Rumpus: Reading the book, hearing how Cline found freedom and entrapment with marriage, how she wore pants, how she did what she wants… I wanted to make her a feminist hero. But of course, that’s bullshit because if she’d known the term feminism, she would’ve hated it. I think about what you just said about the people behind the poll numbers. People’s lived experiences are so much more messy and nuanced and frustrating than we really give them credit for.
Lingan: We tend—and by “we,” I’m gonna implicate myself because I’m an East Coast tote-bagging pansy liberal as much as anyone else—have this idea that, on the liberal side, that when it comes to these hillbilly types, we just have to message things in the right way, and they’ll get it.
Cline’s whole thing is that she was salt of the earth to the people who knew her and the people from her side of the town. They loved that about her. She was very genuine, and she did what she wanted. One big controversy about her was that she wore pants. It was not cool to wear pants for a woman back then, and she just did it. She was really thought of by wealthier, “civilized” people as this kind of shameful hussie.
But then, the people who knew her weren’t afraid of the fact that she ran around on the weekends in a truck full of men from town to town and played in beer halls until three in the morning. So, really, who’s open-minded? Who has the capacity to accept differences of opinions? Honestly, who creates more progressive icons?
Rumpus: I think the thing that really struck me about her was it’s not like she was wearing pants to damn the man and Gloria Steinem the shit up. She was just wearing pants because it was the easiest way to live. She was just a lady doing what she wanted and sometimes, that’s really fucking radical.
Lingan: Cline was working full-time and actively pursuing an increasingly time-consuming music career from the age of like, sixteen. So she’s working full shifts, getting off full shifts, going home, changing into her stage clothes, getting in a hearse or something diabolical, and riding into the woods and playing on plywood stages in front of drunk audiences. Just imagine the grabbing and the harassment in a backwoods beer hall in Virginia in the 50s. Then, she’s coming home in the morning, and I’ll bet a person like that has days where they just don’t want to shave their legs. So it’s a pants day.
But she wasn’t political. She never even did feminism to the point that Loretta Lynn did. Just everything you hear about her, and every sort of decision that you see her make throughout her life is that of a really decent, open-hearted person. She does everything for other people, and she’s also very generous. When she makes it to a certain point, and she’s a very kind and thoughtful pen pal to lots of people over the course of her career. She’s not on a soapbox about anything. I’m not claiming her as a liberal but just as a person who’s a kind, decent, thoughtful, cultural figure.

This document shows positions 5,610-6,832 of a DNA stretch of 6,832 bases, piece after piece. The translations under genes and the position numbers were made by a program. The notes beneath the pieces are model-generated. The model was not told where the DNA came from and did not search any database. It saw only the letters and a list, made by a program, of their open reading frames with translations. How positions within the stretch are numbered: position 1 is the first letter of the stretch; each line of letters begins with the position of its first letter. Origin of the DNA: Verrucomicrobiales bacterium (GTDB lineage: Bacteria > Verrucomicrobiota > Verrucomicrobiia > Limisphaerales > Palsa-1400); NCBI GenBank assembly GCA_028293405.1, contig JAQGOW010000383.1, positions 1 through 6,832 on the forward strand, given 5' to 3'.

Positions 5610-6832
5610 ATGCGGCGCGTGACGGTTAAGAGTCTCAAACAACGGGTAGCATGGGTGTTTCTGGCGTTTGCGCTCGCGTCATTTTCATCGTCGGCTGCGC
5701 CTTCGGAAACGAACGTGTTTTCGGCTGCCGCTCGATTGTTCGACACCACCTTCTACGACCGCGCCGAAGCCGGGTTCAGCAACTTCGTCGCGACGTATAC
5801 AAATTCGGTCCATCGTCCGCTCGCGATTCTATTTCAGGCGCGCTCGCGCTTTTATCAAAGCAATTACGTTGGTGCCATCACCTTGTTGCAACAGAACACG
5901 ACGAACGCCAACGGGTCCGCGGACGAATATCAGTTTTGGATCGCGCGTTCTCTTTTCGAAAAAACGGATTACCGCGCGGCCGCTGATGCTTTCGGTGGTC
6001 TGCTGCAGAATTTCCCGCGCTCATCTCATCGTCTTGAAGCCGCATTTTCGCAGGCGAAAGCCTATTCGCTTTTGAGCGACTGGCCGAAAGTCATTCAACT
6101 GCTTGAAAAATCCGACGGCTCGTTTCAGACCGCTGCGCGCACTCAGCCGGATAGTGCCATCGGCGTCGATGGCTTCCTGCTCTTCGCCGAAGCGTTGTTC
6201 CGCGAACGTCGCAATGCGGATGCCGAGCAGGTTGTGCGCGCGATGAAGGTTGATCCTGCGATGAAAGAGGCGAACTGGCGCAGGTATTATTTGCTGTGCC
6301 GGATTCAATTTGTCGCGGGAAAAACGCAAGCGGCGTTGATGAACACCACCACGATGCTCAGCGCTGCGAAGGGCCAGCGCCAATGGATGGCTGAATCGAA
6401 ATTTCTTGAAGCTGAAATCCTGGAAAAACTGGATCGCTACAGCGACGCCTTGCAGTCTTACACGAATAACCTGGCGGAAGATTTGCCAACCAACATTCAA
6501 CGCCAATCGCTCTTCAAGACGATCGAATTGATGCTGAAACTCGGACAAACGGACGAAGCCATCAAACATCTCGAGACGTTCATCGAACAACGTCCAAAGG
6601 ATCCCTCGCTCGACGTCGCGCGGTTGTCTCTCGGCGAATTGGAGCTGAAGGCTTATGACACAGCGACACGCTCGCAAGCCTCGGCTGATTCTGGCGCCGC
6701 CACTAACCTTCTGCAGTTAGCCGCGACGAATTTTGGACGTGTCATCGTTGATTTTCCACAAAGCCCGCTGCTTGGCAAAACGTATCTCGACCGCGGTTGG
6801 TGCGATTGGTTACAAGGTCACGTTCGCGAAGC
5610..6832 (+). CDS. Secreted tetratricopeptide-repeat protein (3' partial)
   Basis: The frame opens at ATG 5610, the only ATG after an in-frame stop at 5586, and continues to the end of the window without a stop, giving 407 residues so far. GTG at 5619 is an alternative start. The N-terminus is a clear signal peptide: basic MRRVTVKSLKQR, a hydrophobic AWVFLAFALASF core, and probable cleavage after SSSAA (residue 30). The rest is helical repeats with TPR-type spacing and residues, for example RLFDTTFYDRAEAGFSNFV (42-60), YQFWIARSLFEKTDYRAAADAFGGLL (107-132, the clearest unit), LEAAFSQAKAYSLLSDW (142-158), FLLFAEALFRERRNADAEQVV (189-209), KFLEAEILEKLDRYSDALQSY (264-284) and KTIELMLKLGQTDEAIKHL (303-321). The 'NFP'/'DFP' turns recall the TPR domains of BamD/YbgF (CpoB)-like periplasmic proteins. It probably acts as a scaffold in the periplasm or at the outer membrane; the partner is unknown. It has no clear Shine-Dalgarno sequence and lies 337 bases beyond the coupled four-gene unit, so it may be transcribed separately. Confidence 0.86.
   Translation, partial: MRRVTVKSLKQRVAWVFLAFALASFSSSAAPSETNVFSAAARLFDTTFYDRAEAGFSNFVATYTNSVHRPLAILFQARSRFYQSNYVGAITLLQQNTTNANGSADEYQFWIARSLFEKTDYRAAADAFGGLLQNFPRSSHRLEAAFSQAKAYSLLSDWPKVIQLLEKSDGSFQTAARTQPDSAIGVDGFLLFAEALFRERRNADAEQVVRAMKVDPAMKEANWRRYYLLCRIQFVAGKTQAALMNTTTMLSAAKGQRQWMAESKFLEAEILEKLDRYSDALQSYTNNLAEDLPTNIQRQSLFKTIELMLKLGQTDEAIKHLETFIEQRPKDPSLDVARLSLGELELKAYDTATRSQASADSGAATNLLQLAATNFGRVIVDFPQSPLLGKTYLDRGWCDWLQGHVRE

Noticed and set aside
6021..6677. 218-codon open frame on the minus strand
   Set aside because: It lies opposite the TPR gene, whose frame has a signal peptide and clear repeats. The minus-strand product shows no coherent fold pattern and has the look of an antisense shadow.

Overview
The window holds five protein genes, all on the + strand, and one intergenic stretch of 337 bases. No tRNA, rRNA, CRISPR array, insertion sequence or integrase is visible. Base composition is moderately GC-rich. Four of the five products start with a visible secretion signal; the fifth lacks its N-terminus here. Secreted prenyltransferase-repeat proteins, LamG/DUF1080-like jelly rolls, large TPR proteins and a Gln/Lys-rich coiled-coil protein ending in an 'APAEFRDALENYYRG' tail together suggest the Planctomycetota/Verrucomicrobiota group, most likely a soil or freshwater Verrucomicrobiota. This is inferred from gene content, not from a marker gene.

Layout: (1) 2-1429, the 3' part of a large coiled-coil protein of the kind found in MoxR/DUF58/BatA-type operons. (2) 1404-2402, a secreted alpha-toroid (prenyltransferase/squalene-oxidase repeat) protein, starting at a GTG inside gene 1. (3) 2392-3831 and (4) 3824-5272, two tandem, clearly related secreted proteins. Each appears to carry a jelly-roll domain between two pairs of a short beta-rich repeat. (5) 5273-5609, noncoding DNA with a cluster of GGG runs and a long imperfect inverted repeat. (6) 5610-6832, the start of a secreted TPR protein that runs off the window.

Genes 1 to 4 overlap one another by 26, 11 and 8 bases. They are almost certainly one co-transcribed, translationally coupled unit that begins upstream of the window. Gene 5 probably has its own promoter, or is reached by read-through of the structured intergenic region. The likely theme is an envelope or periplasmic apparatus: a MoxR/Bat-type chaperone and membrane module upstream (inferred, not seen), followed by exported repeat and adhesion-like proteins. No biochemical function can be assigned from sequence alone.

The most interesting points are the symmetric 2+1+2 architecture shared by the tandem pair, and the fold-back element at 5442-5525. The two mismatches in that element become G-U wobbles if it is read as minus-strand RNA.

Later in the book, it ends with these two characters in Perry and in Oscar, who are both, I think, sort of embodying that same kind of ideal as Patsy. They have a thing they want to do, and they have big visions for what they want to achieve and how they want to help people. So, the spirit of mid-century white woman icon lives on in these two men, a black men and a Mexican gay man who are living in Winchester.
Rumpus: Because place is so strong in your book, I want to understand how you think the setting and the place impacts the characters you met and spent so much time with?
Lingan: I kept seeing over the course of the different stories I was drawn to that there were people who are compelled toward big dreams. Obviously, it’s self-selecting. And this could very well just be an author looking for a metaphor in real life. But, I definitely think that the vistas that you get in Winchester and in the Shenandoah Valley are big, too—really big, lush, romantic scenery.
You can find yourself riding around through these mountains, and the tree line separates for a couple feet, and what you see is just gorgeous—you see farmland and these manorial estates in the folds of the mountains, and the trees are like ocean waves. It’s unbelievable. I have to believe that had something to do with people’s tendency to come up with grand designs for themselves.
Author photograph © Pat Jarrett.